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Teen literature, entertainment company wants YOU

Nancy_drew If you're a fan of the CW or Blake Lively, you've probably spent a lot of time sitting on your couch watching tween TV shows such as "Gossip Girl" and movies such as "Sisterhood of the Traveling Pants."

Those and many of today's most popular teen properties are the brainchild of Alloy Entertainment, a New York book packager that churns out books and movies even faster than Carolyn Keene wrote the Nancy Drew series. The movies "Sex Drive" and "The Clique" came from Alloy books, as did TV shows such as "Privileged" and "Samurai Girl." (Don't pretend you don't watch them; we know you do.)

The company takes the romantic notion of authors writing novels in a garret and stomps on it, producing books by committee with a team of editors and writers who brainstorm ideas and make edits.

Now, Alloy is reaching out to those crazy authors in garrets by launching the Alloy Entertainment Collaborative, which plans to acquire 12 partial or complete manuscripts a year in the women's fiction, young adult and middle grade books category. That means that in addition to the manuscripts the packager develops internally at staff meetings, it will also package books written by outside authors. Win one for literature?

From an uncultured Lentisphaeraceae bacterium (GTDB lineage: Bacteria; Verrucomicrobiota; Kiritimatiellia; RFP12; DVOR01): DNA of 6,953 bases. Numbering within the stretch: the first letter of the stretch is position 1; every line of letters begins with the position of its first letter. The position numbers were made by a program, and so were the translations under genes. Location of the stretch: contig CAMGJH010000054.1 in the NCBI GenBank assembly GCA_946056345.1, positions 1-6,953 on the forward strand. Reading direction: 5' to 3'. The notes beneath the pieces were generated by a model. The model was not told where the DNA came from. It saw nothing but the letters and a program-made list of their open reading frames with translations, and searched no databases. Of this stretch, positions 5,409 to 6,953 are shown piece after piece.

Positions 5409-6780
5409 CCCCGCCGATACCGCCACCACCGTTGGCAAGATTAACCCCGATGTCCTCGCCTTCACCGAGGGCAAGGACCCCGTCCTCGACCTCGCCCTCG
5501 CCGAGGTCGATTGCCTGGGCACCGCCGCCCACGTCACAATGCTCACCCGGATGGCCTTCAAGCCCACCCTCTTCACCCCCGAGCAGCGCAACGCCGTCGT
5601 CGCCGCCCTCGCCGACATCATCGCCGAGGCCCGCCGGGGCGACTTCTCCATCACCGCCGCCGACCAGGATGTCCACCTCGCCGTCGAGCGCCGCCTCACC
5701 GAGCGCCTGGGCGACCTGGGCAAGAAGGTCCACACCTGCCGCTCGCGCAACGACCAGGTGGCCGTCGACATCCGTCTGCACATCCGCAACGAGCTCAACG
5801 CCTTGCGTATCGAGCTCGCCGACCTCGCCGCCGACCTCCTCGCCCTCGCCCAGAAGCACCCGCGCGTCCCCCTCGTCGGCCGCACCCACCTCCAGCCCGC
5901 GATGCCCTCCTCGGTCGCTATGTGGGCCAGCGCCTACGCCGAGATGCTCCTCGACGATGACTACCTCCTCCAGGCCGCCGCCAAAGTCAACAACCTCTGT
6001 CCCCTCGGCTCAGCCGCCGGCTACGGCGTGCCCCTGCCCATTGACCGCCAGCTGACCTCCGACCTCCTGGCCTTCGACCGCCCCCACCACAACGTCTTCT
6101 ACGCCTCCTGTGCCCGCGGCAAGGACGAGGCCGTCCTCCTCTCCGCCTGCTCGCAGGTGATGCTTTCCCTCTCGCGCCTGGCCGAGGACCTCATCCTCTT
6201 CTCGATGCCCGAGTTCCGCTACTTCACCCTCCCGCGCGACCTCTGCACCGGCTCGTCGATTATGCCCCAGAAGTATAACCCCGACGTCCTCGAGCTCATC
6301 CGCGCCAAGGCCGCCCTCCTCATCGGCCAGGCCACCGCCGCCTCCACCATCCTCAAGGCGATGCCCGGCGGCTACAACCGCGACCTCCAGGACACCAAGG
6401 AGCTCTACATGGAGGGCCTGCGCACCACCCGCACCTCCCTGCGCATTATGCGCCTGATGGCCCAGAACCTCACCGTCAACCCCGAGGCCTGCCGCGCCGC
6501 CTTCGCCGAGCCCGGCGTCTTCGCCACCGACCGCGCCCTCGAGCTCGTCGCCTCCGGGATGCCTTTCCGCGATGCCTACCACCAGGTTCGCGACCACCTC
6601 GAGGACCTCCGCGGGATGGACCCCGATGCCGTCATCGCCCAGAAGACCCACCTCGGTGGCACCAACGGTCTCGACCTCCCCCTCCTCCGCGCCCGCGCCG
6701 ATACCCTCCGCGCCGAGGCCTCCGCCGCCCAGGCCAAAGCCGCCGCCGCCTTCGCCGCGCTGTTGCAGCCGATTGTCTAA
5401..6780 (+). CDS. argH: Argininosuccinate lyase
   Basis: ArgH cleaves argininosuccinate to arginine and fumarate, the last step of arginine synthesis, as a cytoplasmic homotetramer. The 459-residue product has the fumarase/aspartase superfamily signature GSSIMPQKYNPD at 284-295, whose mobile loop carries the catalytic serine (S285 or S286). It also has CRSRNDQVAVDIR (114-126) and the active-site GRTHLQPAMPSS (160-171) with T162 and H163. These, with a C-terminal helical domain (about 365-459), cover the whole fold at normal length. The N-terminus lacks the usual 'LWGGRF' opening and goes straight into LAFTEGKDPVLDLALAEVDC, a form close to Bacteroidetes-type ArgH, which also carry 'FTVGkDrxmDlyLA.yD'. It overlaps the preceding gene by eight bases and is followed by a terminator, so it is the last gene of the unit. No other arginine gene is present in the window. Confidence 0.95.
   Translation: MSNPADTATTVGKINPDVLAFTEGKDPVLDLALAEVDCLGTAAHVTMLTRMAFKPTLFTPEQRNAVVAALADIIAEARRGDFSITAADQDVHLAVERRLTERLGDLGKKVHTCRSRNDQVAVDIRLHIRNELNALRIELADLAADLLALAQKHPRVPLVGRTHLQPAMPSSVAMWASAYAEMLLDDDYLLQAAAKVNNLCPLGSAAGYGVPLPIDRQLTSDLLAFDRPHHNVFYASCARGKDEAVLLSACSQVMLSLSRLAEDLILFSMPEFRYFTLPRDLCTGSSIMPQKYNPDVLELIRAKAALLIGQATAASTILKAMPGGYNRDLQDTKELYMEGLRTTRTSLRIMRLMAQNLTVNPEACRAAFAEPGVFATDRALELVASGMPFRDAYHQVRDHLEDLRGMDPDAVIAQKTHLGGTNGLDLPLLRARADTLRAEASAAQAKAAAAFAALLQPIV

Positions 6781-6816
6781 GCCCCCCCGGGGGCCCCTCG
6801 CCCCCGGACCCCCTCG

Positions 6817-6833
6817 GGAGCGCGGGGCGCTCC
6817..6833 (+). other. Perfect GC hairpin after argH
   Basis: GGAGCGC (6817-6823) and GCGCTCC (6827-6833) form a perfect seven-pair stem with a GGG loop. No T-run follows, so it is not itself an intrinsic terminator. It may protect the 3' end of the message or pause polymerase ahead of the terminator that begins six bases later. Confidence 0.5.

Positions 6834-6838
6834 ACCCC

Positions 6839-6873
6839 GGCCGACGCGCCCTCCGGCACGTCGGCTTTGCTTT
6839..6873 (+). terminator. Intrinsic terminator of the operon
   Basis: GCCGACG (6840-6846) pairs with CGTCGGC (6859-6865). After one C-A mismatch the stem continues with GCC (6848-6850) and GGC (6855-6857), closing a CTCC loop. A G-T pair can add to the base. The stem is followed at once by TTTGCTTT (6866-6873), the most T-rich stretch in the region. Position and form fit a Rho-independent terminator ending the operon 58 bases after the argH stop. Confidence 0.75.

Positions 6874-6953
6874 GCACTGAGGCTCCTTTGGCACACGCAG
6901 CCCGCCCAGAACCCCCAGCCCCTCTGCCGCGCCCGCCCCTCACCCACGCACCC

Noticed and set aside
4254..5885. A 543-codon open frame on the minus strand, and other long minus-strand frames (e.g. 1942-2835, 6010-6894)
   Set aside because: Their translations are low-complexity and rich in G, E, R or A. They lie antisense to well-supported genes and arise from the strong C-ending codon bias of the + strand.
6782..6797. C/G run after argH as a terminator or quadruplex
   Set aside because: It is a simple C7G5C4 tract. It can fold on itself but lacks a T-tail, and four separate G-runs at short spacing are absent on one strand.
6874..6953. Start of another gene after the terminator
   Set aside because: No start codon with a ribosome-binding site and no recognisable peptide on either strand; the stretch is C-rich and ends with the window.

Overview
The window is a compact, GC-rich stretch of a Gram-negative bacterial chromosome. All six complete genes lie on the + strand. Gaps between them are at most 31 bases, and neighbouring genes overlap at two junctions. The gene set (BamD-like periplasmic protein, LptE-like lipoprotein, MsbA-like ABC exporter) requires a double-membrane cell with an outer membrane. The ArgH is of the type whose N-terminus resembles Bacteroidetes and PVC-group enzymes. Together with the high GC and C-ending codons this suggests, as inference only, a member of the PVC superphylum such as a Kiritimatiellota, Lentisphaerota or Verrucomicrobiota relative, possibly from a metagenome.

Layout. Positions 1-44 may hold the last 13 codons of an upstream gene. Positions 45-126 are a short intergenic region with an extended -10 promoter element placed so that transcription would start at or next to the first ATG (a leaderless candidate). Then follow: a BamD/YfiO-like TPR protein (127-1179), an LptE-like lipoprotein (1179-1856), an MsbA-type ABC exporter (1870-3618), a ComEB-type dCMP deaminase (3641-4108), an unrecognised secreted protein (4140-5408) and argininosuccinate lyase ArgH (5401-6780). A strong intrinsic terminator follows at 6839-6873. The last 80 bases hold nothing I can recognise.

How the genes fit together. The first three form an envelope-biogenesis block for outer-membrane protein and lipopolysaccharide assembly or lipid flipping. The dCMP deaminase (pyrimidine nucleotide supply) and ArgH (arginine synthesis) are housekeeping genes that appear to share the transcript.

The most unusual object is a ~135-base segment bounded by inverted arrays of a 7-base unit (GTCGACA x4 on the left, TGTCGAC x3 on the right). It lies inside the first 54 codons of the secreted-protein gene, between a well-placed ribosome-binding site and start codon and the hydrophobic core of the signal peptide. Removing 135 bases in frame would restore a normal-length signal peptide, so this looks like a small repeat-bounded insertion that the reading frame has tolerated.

Alloy has been increasingly successful at making its books into movies and TV properties, expanding its Hollywood presence last year to better make deals with studios. It will retain the rights to each Collaborative property in the event that a book is produced in film or TV and the author will get some money to furnish -- or maybe even move out of -- his garret.

So if you've had an idea for a tween movie or book about girls with too much money kicking around, maybe you'll want to submit it to the Collaborative, which will polish it up and ship it out in no time. This time next year, you might be sitting on a much nicer couch, watching Blake Lively on your show on the CW.

-- Alana Semuels

Photo: Alloy is a modern-day Stratemeyer Syndicate, which was responsible for the Nancy Drew books. Credit: szlea via Flickr

 
Comments () | Archives (2)

Word to the wise: There is no Carolyn Keene, and there never was. The Nancy Drew books were ghostwritten by committee (though there were a few writers who hung on through numerous books and did put something of an imprint on their titles). Overall though, there's essentially no difference between how Alloy works and how the Stratemeyer Syndicate did.

How do you submit a finished manuscript or book idea to Alloy and to whom do you address it?


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